The following speech was given at the Honors Convocation ceremony on June 5, 2020. Due to COVID-19 the ceremony was held over Zoom. Honors Convocation traditionally is a time to celebrate the academic achievements of the community. In addition to the academic focus, this year’s opening remarks also addressed anti-black racism.
Last week, we celebrated the graduation of the Class of 2020. Those students lived out our theme for the year Student Voice and Responsible Leadership and they were particularly good at using their voices to bring about change and enhance the intellectual conversations that occur in classes. For those that watched our Commencement program, you heard in detail the deep impact they had on Brimmer. They, and many others in our community, have been the voices and leaders who have helped guide us throughout the year.
In this room today, we also have tremendous leadership. We have people who are already making an impact in the community and others who are ready to take on new leadership roles.
Sixth grader Thatcher Purdy, organized a yearlong focus in the middle school to raise money for the Make-A-Wish Foundation, an organization that creates life changing wishes for children with a critical illness.
The Middle School Senate, led by Jonas Peña, shared inspiring quotes and reflections at virtual MS Meetings during the difficult times these past few months.
11th grader Kyrell Luc showed how to lead through action on the basketball court. His dedication led him to his 1000th point and NEPSAC Player of the Year, but his true character and leadership was captured in moments like when he checked on the safety of an opponent who had fallen to the ground, even though he was on a fast break, as shared by Spanish Teacher Mirna Goldberger.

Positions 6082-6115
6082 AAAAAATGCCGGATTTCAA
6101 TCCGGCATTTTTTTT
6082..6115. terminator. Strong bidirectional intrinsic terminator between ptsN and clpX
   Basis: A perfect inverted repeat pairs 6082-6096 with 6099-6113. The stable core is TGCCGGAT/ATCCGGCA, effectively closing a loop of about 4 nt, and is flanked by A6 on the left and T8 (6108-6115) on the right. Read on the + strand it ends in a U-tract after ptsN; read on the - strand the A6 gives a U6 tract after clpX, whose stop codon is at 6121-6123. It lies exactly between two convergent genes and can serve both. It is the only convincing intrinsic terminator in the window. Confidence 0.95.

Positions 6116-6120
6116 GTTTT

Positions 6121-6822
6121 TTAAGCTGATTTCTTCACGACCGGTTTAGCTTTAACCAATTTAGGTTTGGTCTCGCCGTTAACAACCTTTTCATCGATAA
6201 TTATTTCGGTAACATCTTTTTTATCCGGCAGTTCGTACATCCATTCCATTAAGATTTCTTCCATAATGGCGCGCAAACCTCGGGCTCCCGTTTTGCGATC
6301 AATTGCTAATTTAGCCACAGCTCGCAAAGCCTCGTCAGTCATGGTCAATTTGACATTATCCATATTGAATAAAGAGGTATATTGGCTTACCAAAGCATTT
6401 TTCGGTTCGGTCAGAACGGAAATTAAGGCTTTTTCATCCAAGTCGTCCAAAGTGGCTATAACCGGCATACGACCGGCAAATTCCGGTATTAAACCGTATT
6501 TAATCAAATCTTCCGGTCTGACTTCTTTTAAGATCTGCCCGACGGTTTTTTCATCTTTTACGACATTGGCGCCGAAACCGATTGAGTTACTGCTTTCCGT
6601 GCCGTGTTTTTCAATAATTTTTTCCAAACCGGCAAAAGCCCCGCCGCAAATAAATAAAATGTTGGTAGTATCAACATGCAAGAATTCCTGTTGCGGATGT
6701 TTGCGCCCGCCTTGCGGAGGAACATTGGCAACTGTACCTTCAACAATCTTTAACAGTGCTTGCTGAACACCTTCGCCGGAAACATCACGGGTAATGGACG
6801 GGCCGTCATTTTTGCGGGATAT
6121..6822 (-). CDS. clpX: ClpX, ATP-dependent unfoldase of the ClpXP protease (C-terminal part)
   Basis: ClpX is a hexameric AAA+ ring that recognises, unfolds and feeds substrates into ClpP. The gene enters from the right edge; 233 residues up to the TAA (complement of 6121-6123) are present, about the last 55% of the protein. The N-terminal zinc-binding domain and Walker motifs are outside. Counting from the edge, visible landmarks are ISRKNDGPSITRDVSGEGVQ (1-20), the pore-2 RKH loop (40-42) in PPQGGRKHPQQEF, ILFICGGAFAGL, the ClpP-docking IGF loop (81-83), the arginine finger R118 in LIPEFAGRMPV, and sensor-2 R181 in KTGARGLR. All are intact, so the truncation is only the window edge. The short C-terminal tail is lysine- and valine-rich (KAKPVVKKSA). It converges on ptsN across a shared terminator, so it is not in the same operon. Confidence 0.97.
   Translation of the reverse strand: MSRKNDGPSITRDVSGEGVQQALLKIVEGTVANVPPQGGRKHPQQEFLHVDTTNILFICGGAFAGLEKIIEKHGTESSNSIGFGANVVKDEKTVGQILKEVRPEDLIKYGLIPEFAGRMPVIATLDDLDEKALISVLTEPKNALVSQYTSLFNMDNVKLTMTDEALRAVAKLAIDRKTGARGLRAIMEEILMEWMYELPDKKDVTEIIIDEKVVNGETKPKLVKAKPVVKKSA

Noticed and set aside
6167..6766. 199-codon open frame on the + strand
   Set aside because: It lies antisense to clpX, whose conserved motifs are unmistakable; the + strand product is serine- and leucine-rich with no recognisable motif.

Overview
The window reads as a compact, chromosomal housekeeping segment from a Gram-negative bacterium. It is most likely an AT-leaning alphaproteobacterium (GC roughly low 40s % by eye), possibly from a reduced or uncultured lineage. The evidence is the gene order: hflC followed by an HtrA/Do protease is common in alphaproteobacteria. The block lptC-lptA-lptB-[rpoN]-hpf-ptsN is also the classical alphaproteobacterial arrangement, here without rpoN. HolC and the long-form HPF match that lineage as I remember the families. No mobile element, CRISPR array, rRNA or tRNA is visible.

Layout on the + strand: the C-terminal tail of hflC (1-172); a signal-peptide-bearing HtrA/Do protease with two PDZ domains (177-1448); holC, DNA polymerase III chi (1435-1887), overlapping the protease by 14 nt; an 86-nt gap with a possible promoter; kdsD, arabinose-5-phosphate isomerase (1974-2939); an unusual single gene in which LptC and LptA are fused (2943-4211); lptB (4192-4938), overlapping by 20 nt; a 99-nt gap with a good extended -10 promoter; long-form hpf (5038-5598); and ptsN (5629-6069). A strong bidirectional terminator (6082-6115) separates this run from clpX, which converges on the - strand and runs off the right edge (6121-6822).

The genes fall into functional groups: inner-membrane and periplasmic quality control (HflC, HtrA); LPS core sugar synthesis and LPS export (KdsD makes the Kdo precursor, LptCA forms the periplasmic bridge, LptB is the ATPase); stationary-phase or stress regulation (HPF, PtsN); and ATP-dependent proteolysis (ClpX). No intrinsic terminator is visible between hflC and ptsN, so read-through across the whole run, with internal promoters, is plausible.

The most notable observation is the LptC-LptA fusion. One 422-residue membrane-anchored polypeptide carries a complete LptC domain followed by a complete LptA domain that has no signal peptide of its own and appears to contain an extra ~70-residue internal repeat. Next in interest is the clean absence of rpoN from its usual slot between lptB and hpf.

Students on the Gator staff opened about their personal experiences in Op-Ed pieces such as Zoe Kaplan’s article, “My Diagnosis Five Years Later” and Nico Jaffer’s How it Feels with Parents on the Front Line.
However, we cannot talk about student voice without recognizing the symbiotic relationship voice has with the ability to listen, hear, and internalize what others are saying through words and actions. Voice is important. It empowers us to speak up and to share our thoughts, but in order to be a responsible leader, we must learn to hear and respond to the voices of other by becoming an active, empathic listeners. This can be difficult, especially when we run into an idea we may not agree with or stretches us beyond our comfort zones. I challenge you all to allow yourselves to truly consider ideas that may not feel comfortable. We grow from the discomfort.
Over the last few weeks, we have seen what happens when issues of racial injustice are not heard and changes are not made. In 2016, when Colin Kaepernick took a knee for the first time during the national anthem, the country did not listen to his message. Instead many people focused solely on his action. I wonder where we would be today if instead of villainizing Kaepernick, the NFL and more of our country had been able to truly hear, understand, and take to heart what Kaepernick was saying about racial injustice.
George Floyd was the not the first black man to utter the three words “I can’t breathe” while being arrested. I wonder what the world would look like for black and brown people if we had worked harder to bring about change. What if we did not just outlaw choke holds in New York after Eric Garner’s death, but addressed the underlying issue of anti-Black racism and excessive use of force by the police, particularly against the Black community.
What can we take from the recent protests that stem from the frustration and anger of unjust treatment based on racial identity? We can focus on listening. Each of our voices hold the potential to make a difference in the daily lives of our friends, our family, our community, and to make a change in the world. Sometimes the most powerful way to use your voice to make a difference is by elevating the voices of those who are not always heard and by listening carefully to what they are saying.
Today’s program is one where we celebrate the voices of our community. It is to honor the incredible work that has happened in the classroom throughout the year, to recognize the ways students engaged intellectually with each other and the work they completed. We begin to look towards the future and the possibility it brings, welcoming the 8th grade to the Upper School, opening new opportunities for student leadership, and shifting the Class of 2021 into their new role as eldest students in the School. I want to congratulate each of you for completing the school year and coming together in spite of the circumstances this spring. I think that our learning community will emerge stronger.